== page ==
How to Compose Your Shot When Your Camera Can See Everything

Something to remember when shooting spherical video is that everything is visible in the shot.  Even if you think you are being clever by hiding behind a boulder or a tree, you might not be as well hidden as you think. This can make it a challenge if you only want your subject in the scene, or especially challenging if you don’t want anyone to be in the scene. If you need to be directing on-camera talent, this too can become difficult. There’s no traditional way to feed the subject their lines, or for that matter, know if it was even a good take or not. It is possible to view the talent by affixing a smart phone below the spherical camera and streaming video to another device. You may even try setting up a security camera in the rafters so you can monitor the talent’s performance from another room. If the camera is far enough away from the spherical camera, it may not even be noticeable.

Directing on-camera talent can be difficult when the director needs to hide for every shot.
Directing on-camera talent can be difficult when the director needs to hide for every shot.

Camera Angle and Placement

Something else to keep in mind when framing up your shot is that no matter what spherical camera you’re using, it will essentially be recording at a very wide angle. This means you will want to put your spherical rig a bit closer to the subject than you might think. A good rule of thumb is to place your subject 3 to 6 feet from the camera.  If the subject gets too close to the camera, the seams — places where the different cameras’ fields of view meet — will become noticeable. This can cause parts of your subject to disappear into the seam. If they get too far away from the camera, they simply become much too small to seem important in the scene, and the viewer will begin look elsewhere. By placing your subject at the optimal distance, the viewer will feel as if they are actually there in the scene.

A good rule of thumb is to place your subject 3 to 6 feet from the camera to avoid clipping or distortion.

You’ll want to set up your camera at about chest height. Otherwise, your shot will end up with too much headroom. Speaking of near eye-level shots, this is the most common shot type for spherical video because it makes the user feel as if they are there in the scene. Though it’s the most popular, the eye-level shot is by no means the only viable shot for spherical video. Another great alternative shot angle is an ant’s perspective.  Setup your spherical camera super low to the ground to give your viewers a feel for what it would be like to be really small. Conversely, raise the camera high up to make the user feel like they are a giant or a fly on the wall.

Camera Movement

Using some different shot varieties in your video is a good idea and easy to accomplish.  However, achieving camera movements in 360 video can be a bit tricky. If your spherical video is shaking and wobbling all over the place, this could cause motion sickness for the viewer — at the very least, it will ruin their experience. If you do need to move the camera during a shot, make sure it is stabilized and keep your movement at a slower pace. A slower pace will allow the viewer to take in their surroundings before they pass by. Some people are taking the next step in spherical camera movement by using drones and even remote control buggies with gimbals. These techniques are extremely effective and won’t detract from the viewer's immersion. Some manufacturers have even started designing small handheld gimbals for 360 cameras, so you can walk around with your camera and keep the footage stabilized.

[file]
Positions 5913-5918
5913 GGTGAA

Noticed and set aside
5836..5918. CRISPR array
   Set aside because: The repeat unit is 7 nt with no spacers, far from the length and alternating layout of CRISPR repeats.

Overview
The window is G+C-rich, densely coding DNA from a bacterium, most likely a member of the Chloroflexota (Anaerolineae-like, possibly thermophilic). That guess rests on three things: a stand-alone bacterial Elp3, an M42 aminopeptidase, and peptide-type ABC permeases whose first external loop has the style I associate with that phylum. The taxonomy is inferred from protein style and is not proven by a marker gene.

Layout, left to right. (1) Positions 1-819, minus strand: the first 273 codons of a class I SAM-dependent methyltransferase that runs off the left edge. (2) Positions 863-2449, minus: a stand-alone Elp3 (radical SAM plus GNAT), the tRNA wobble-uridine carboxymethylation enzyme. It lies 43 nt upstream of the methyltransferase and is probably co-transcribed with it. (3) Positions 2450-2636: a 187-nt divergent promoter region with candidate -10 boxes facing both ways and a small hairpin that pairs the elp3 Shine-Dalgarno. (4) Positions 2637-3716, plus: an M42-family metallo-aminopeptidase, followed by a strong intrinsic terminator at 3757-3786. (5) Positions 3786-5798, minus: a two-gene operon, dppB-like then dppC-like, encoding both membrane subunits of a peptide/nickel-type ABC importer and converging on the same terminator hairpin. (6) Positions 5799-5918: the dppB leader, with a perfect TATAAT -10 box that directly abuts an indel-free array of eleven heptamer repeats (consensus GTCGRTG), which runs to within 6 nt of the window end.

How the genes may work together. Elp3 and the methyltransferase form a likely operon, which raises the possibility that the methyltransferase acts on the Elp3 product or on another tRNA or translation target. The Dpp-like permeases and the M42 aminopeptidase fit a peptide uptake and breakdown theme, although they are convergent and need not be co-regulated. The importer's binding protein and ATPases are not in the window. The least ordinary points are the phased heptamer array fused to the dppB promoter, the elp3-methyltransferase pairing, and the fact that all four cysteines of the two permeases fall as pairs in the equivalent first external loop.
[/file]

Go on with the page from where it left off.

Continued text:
If you do need to move the camera during a shot, make sure it is stabilized and keep your movement at a slower pace.

Where do I look?

If you need to direct the attention of the viewer, there are a number of ways to go about doing this. One option is to have some kind of motion or movement occur. Have your subject use gestures in order to direct the viewer's attention to a certain area in the scene. Using gestures will cause the viewer to follow the movement, thus directing their attention to where you want them to look. For a less obvious way to direct the viewer’s attention, try having your actors utilize a high level of movement. This too helps ensure the viewer’s attention will be on the subjects — right where the action is. Other cues to draw the viewer's attention could be sound or lighting. Start off with just a portion of the scene lit. Revealing new sections of the scene by turning on the lights in a particular section is a good way to ensure your viewer’s attention will be directed to where you want them to look.

New Format, Same Goal

When creating spherical videos, much like traditional videos, think about where you’re placing the camera. In spherical video, the camera placement is key.  Remember to get some good shot variety, and even experiment with some camera movement. Try using different methods to direct the viewer’s gaze. After some practice, you’ll have a good understanding of where to place the camera. Pretty soon, you’ll be producing engaging and interesting spherical videos.

Watch: Basic Rules of Composition


Devin is a media production specialist and the founder of Aim High Media.  His work can be viewed around the world.

Devin Hujdic
Devin Hujdic
Devin Hujdic is a self-employed video producer with experience across the U.S. and internationally.

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